In its final report, the Competition and Markets Authority (CMA) found that UK shoppers and motorists would be worse off if Sainsbury’s and Asda – two of the country’s largest supermarkets – were to merge. This is due to expected price rises, reductions in the quality and range of products available, or poorer overall shopping experience.
Following an in-depth investigation, a group of independent CMA panel members concluded that the deal would result in a substantial lessening of competition at both a national and local level for people shopping in supermarkets. This would mean shoppers right across the UK would be affected, not just in the areas where Sainsbury’s and Asda stores overlap.
Stuart McIntosh, chair of the inquiry group, said: "It’s our responsibility to protect the millions of people who shop at Sainsbury’s and Asda every week. Following our in-depth investigation, we have found this deal would lead to increased prices, reduced quality and choice of products, or poorer shopping experience for all of their UK shoppers. We have concluded that there is no effective way of addressing our concerns, other than to block the merger."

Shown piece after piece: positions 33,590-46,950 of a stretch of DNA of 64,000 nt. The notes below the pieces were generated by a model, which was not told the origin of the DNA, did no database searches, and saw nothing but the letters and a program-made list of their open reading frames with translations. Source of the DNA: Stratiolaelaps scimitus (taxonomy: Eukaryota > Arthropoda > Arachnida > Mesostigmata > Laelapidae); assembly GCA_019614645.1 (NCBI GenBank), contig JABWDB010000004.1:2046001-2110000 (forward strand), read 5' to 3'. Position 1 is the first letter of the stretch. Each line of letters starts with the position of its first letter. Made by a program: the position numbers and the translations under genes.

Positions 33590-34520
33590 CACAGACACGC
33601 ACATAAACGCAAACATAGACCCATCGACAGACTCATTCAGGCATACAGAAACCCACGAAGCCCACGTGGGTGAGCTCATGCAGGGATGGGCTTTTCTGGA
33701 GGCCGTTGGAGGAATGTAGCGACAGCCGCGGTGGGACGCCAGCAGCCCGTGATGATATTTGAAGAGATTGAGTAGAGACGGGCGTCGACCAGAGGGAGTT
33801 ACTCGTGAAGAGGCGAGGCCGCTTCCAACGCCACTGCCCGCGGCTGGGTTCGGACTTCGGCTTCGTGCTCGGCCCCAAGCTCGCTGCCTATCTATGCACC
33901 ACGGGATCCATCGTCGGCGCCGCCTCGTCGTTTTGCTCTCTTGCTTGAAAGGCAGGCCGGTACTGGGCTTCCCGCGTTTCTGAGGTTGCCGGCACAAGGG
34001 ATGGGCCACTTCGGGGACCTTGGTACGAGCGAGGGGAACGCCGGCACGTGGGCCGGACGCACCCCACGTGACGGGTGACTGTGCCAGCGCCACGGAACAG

The CMA’s investigation found that, as well as affecting in-store customers, the merger would result in increased prices and reduced quality of service, such as fewer delivery options when shopping online. Furthermore, it would lead to motorists paying more at over 125 locations where Sainsbury’s and Asda petrol stations are located close together.